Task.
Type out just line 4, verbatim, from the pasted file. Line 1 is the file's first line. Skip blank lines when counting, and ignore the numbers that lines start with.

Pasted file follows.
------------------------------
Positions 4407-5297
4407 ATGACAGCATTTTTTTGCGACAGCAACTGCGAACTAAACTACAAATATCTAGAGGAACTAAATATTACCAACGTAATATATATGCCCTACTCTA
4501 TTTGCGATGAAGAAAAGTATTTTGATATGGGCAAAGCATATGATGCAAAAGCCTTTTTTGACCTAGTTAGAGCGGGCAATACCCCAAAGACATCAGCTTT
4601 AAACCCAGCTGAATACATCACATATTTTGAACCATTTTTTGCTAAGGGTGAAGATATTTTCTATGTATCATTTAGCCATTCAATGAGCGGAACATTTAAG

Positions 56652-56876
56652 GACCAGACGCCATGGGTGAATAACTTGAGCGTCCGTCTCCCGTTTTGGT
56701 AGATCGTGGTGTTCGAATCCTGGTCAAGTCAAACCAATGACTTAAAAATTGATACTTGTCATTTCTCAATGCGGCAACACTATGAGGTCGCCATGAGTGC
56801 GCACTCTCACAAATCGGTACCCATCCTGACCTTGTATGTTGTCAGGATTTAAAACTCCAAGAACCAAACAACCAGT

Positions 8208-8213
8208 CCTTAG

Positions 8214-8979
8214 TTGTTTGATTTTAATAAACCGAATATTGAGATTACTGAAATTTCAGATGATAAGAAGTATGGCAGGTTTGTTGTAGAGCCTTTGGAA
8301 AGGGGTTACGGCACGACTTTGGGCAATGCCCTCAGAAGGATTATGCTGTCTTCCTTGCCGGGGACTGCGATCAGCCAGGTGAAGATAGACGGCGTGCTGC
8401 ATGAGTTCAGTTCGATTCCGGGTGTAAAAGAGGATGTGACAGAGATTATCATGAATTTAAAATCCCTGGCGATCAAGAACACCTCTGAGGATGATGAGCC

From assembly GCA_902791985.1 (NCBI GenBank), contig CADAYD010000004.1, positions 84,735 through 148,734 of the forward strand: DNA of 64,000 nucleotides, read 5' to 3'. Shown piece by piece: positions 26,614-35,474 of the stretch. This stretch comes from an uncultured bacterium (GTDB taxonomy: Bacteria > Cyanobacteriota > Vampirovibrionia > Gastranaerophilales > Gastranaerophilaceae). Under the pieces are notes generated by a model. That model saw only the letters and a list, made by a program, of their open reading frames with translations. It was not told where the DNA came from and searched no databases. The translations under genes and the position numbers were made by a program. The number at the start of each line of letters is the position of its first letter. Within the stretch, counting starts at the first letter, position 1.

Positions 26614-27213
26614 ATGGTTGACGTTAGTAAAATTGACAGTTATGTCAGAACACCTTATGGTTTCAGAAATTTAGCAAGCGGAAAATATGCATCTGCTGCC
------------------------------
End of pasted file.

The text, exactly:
4601 AAACCCAGCTGAATACATCACATATTTTGAACCATTTTTTGCTAAGGGTGAAGATATTTTCTATGTATCATTTAGCCATTCAATGAGCGGAACATTTAAG